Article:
With Regret – The Letters of Viktor Recel

With Regret – The Letters of Viktor Recel is a captivating anthology of correspondences authored by the elusive tech tycoon, Viktor Recel. The collection offers a unique window into Recel’s mind, revealing his sharp wit, his intolerance for incompetence, and his unapologetic candor. Each letter, addressed to a different recipient, showcases Recel’s command over language and his refusal to conform to societal norms.



The anthology covers a broad spectrum of topics, from Recel’s incisive critique of Donald Trump’s administration to his humorously exaggerated threat of a “tactical nuclear response” to a neighbor’s encroaching flowers. Recel’s letters are marked by their biting humor, insightful observations, and unwavering honesty. Whether he’s castigating Elon Musk’s failed SpaceX launch or expressing his disappointment in a friend’s self-help book, Recel’s voice remains consistently strong, confident, and unapologetically critical.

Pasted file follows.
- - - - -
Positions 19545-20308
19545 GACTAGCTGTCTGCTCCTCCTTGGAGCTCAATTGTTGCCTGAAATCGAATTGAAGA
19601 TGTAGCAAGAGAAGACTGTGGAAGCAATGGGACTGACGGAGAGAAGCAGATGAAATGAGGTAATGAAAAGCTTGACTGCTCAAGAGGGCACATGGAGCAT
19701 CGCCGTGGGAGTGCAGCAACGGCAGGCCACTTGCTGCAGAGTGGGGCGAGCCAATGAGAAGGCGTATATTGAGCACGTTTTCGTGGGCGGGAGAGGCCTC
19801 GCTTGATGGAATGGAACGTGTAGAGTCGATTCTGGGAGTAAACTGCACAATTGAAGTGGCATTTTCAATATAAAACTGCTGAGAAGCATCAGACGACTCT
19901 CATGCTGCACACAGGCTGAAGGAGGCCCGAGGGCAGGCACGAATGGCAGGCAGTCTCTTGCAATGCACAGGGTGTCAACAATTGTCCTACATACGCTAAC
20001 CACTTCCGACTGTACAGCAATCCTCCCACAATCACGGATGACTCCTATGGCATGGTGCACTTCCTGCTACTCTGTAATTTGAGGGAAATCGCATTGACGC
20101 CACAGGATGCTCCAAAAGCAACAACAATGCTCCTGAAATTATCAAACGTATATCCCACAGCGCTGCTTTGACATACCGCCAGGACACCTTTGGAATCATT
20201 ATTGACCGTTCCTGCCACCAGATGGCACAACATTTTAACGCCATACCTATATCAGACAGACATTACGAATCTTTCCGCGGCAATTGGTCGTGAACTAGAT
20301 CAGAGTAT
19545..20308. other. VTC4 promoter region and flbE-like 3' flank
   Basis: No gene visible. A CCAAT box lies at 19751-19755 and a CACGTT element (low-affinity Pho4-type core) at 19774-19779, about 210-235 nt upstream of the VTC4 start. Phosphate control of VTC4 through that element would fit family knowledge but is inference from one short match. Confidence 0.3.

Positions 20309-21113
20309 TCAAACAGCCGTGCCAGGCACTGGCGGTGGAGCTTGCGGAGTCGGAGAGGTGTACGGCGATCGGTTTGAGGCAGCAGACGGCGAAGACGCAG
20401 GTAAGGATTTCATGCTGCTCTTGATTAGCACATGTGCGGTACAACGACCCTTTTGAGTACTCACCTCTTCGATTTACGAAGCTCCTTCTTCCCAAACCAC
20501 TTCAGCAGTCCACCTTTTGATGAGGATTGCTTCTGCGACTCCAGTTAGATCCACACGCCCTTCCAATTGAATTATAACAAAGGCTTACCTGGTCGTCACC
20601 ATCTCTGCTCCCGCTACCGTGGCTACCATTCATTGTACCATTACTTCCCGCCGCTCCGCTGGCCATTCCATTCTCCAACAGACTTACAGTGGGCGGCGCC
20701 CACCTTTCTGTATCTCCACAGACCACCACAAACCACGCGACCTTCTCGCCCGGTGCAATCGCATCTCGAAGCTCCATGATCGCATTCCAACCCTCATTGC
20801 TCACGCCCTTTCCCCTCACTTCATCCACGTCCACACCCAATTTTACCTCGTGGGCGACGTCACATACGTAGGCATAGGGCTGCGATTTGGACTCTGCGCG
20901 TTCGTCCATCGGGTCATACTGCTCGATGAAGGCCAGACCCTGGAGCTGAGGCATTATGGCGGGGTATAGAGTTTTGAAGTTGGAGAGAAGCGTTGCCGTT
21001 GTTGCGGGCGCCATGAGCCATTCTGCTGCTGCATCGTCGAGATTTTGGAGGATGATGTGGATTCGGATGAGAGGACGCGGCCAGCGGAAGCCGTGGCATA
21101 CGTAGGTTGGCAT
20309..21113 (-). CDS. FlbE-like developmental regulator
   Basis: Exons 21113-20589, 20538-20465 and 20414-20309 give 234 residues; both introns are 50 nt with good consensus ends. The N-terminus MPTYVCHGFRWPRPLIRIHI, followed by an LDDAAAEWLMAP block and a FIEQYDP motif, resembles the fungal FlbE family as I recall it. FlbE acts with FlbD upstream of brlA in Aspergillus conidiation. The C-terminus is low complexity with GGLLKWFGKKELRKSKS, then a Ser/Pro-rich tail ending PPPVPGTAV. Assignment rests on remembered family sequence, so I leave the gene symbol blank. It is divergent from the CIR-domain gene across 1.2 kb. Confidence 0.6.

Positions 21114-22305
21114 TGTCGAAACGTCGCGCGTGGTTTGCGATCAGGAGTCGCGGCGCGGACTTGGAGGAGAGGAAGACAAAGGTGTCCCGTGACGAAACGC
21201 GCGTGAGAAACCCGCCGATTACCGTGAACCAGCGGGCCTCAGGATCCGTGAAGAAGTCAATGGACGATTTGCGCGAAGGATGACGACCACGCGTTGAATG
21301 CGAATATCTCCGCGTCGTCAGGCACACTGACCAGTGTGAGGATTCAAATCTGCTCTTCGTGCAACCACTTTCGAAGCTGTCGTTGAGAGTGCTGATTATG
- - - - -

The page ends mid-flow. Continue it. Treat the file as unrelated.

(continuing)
The letters also reveal Recel’s self-awareness and his willingness to confront his own flaws. His correspondences are laced with self-deprecating humor, admissions of his own shortcomings, and reflections on his own failures. This willingness to critique himself paints Recel as a compelling, albeit somewhat controversial, figure.

With Regret – The Letters of Viktor Recel provides a unique insight into the mind of one of the most enigmatic figures in the tech world. The potency of his words, the strength of his voice, and the impact of his letters make this collection a must-read for anyone interested in understanding the man behind the persona.

Back Off Trump

Dear Mr. Trump,